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  • Dr Jane Stevens Crawshaw

    Senior Lecturer in Early Modern European History

    School of History, Philosophy and Culture

    Faculty of Humanities and Social Sciences


    Phone number: +44 (0)1865 483686

    Email: jane.stevens-crawshaw@brookes.ac.uk


    Jane Stevens Crawshaw is a Renaissance Italian historian with research interests in the relationships between people and the places they inhabit.  Her current project explores the impact of developing ideas about 'cleanliness' on the public health, urban and environmental policies of Venice and Genoa.  Before this, she developed a holistic and contextualised institutional study of plague hospitals, which were first established in fifteenth-century Venice.  


    Dr Stevens Crawshaw's teaching spans the early modern period (c.1450-1800) in Europe.  Her interest in the social and physical history of the period leads her to explore how ordinary people experienced a world of environmental change, epidemic diseases, religious wars and global exploration.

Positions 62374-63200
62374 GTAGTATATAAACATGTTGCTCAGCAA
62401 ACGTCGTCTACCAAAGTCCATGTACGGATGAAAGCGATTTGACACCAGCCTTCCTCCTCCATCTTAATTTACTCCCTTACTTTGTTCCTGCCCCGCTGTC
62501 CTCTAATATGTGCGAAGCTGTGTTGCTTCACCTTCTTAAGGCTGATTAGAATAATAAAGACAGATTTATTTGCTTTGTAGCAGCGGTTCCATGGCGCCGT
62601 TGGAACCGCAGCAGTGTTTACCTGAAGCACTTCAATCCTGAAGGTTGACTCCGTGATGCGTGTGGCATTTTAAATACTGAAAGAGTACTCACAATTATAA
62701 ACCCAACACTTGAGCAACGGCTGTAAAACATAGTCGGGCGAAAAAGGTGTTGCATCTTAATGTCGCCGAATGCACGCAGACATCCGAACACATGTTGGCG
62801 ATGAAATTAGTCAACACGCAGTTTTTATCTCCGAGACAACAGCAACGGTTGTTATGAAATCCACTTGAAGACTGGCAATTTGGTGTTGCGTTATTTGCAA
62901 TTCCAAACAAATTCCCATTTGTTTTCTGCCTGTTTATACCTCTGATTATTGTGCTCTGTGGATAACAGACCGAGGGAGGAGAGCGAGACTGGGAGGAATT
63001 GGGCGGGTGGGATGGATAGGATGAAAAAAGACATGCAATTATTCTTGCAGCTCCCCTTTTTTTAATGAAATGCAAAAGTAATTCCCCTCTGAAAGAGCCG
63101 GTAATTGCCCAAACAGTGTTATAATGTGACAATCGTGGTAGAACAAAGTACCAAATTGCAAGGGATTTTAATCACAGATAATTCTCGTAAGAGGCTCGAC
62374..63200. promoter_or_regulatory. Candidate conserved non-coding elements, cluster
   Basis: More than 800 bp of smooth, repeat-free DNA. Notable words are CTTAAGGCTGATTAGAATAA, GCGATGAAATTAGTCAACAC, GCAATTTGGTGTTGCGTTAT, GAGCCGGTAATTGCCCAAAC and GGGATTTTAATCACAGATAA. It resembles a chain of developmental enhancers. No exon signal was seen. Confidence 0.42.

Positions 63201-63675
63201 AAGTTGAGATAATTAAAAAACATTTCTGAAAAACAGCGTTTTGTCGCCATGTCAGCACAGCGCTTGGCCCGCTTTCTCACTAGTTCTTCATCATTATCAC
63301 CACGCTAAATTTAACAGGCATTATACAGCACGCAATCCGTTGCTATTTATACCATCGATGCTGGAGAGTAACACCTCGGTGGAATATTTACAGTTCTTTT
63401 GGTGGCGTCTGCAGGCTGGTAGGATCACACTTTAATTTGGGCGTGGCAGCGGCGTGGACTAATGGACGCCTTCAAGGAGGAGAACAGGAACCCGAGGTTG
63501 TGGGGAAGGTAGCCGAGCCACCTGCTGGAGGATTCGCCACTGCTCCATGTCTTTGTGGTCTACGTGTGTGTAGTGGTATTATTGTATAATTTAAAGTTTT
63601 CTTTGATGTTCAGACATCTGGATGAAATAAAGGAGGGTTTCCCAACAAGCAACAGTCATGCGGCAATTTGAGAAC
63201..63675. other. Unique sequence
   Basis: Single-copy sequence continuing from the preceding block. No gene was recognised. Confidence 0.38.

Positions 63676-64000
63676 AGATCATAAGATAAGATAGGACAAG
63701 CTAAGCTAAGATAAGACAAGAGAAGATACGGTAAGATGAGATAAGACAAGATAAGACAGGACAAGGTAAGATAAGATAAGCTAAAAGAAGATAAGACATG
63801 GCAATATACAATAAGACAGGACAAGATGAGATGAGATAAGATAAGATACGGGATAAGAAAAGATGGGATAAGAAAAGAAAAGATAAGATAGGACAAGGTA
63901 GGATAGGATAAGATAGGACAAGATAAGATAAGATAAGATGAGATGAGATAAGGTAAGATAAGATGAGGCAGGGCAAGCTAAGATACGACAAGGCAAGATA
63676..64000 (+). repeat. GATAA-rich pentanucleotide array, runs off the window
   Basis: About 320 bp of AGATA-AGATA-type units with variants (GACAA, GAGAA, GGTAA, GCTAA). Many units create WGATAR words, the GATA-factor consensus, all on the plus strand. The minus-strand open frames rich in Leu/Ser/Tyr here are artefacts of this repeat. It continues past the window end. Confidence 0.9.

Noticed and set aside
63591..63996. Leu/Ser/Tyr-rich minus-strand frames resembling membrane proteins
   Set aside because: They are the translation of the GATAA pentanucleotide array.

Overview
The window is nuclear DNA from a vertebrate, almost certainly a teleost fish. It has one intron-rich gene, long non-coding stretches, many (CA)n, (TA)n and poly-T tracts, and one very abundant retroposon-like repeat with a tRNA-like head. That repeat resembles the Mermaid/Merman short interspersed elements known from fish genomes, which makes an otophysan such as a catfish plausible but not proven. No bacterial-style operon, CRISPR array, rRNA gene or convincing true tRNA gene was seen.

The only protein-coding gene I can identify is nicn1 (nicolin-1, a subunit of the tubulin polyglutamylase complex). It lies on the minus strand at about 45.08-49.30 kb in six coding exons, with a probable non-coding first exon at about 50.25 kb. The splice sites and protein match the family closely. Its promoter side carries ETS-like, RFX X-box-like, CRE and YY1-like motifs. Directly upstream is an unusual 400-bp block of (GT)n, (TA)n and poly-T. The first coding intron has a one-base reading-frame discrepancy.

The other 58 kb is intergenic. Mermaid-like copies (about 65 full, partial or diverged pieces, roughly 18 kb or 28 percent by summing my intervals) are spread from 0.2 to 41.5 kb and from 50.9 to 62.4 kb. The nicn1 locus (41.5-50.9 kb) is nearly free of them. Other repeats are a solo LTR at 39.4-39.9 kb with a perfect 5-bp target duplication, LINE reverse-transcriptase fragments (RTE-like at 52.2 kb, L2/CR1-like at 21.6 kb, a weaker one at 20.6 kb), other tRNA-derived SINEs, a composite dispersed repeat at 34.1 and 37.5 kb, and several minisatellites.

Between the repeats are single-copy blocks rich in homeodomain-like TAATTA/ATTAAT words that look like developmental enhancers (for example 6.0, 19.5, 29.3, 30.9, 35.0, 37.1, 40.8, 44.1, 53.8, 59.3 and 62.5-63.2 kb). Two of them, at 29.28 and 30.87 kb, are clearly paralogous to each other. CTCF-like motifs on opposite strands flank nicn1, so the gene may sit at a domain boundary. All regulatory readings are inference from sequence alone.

Dr Stevens Crawshaw has supervised Masters Dissertations on early modern European social and architectural history and would welcome applications from students interested in early modern Italian social, medical and environmental history.

    The social and environmental history of early modern Italy.

    Research interests

    Dr Stevens Crawshaw has always been fascinated by the relationship between people and the places in which they live.  This underpins her love of travelling to cities and exploring their architecture.  These same things engage her in her work, sparking specific research interests in concepts of cleanliness and public health, the treatment (and locations) of marginal social groups and the relationship between urban space and the environment in early modern Europe, particularly Italy.

    Immediate research projects